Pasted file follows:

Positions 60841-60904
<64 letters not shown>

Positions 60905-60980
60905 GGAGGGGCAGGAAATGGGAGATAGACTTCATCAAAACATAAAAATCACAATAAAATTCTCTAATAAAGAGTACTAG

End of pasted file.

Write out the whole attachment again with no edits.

Positions 60841-60904
<64 letters not shown>

Positions 60905-60980
60905 GGAGGGGCAGGAAATGGGAGATAGACTTCATCAAAACATAAAAATCACAATAAAATTCTCTAATAAAGAGTACTAG